Midterm season is upon us in full–force, and most of us emerge on the other side with a few scrapes, a bruised ego, and worst of all: acne flare–ups. Your face is suddenly red for a plethora of reasons: the embarrassment at the thought of receiving the worst grade in the class, the red pimples spotting your face, and it's all made even worse by the dry winter climate. Street spoke to dermatologist Rochelle Weiss, M.D. about how stress causes acne and how to avoid it.

“A lot of acne is due to genetics,” admits Weiss, but environmental factors also have a big impact on the condition of your skin. The main culprit? Hormones. “Hormones aren’t always completely environmental, but women can especially be exposed to erogenous hormones—birth control pills and things like that.” Things such as stress.

When your stress levels are high, your adrenal gland releases more of the stress hormone cortisol to help your body combat that stress, but that also causes your skin to produce more oil, specifically sebum, and make your acne flare. This raises the question: are you doomed to break out twice a semester due to stress? (Ed. note: Or, like, all semester?) After all, stress is inevitable during testing seasons. Weiss agrees, saying, “It’s stupid to say ‘don’t be stressed’ because everyone has stress.”

She offers some advice in dealing with the situation and preventing your acne from getting worse. “It’s simply about keeping your skin clean. Keep your hands off your face—it sounds like a ‘duh’, but that’s a really big one. If studying makes you lean with your hand compressed on your face for 45 minutes, or if stress makes you manipulate and pick at your skin, it can be bad for breakouts. Sleep is another big one, because the less you sleep, the more stress hormones you will release.”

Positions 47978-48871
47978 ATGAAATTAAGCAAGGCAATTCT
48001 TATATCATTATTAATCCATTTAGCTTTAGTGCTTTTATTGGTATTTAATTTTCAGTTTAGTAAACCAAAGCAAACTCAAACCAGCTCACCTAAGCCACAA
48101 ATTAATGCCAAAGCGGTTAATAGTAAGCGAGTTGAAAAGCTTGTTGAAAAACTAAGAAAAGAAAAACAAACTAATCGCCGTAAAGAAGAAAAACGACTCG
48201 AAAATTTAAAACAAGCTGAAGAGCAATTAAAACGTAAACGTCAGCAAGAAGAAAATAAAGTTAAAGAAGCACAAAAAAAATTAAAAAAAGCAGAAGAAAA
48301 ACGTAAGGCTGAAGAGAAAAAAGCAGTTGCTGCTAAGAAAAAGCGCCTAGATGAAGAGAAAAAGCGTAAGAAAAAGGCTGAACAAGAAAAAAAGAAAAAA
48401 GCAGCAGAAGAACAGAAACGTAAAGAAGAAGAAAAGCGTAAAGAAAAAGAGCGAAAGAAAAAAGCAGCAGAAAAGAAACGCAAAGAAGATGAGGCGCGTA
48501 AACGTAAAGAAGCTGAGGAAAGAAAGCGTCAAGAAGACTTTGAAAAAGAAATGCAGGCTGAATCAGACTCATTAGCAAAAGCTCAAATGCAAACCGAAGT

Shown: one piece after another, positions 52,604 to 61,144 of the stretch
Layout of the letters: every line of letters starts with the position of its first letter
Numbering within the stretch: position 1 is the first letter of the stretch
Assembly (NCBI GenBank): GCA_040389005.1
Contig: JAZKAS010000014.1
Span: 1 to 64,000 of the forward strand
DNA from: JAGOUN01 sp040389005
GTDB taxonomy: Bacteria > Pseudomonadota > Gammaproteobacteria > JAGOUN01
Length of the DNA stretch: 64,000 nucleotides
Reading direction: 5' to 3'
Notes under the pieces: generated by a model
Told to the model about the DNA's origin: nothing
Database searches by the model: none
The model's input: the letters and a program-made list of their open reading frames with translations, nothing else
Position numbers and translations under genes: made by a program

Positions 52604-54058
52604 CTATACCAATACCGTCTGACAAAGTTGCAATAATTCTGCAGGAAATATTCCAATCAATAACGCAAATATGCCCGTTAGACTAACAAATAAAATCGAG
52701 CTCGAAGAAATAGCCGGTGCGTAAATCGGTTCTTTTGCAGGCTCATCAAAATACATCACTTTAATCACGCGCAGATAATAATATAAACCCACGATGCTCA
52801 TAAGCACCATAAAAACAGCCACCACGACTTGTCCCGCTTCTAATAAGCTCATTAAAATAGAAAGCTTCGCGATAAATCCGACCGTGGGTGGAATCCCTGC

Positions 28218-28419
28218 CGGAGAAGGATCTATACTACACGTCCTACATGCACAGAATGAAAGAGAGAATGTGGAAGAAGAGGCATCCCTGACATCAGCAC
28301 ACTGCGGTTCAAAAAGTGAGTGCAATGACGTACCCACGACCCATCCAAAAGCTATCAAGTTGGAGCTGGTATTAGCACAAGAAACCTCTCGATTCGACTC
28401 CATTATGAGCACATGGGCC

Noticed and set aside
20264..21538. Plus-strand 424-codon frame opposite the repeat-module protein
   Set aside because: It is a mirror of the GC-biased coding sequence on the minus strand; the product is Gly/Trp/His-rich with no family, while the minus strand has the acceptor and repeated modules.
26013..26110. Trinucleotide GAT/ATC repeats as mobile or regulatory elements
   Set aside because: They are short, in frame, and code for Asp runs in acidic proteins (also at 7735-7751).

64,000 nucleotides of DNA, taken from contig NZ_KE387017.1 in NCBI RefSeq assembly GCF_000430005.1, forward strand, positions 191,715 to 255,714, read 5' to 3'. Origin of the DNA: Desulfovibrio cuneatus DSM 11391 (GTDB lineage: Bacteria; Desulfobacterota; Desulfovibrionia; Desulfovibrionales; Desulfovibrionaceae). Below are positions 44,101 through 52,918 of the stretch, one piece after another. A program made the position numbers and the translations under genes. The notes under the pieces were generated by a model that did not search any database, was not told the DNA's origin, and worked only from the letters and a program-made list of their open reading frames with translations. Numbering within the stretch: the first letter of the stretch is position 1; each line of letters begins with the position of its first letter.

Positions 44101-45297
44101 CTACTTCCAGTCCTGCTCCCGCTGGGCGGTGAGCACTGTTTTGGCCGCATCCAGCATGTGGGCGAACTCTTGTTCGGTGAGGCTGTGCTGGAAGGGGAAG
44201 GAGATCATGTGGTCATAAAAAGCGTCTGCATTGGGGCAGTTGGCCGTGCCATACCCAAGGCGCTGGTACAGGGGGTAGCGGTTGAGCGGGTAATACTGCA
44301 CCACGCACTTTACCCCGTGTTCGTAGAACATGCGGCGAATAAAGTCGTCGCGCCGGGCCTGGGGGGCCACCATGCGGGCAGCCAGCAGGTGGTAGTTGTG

However, there’s one positive fact about acne that will make you feel better about certain unhealthy stress–induced habits. “Diet plays a much smaller role than people think—with the exception of dairy products,” says Weiss. “It’s thought that the hormones given to cows to help them produce milk may be one of the explanations as to why dairy can cause flares in acne. So that’s why we try to encourage eating organic dairy but of course, that can be costly.”

But before you jump to the conclusion that eating six cinnamon pop tarts and three Mark’s Café pastries in the Van Pelt basement is a totally acceptable and healthy way of coping, Weiss goes on to discuss the importance of maintaining healthy habits all around.  While “eating pizza and chocolate won’t make your acne worse,” anything that makes you stressed, like having a crappy diet or not sleeping often or well enough, “can make your acne worse.”

If you’re suffering from flare–ups right now, make sure you’re washing your face every morning and before you go to bed at night, as your face accumulates grime throughout the day. And don’t forget to moisturize, which is important even if you have oily skin, as a proper moisturizer will help reduce sebum production and hydrate your skin. 

Moral of the story: let yourself indulge in a little study break—your skin (and brain!) will thank you.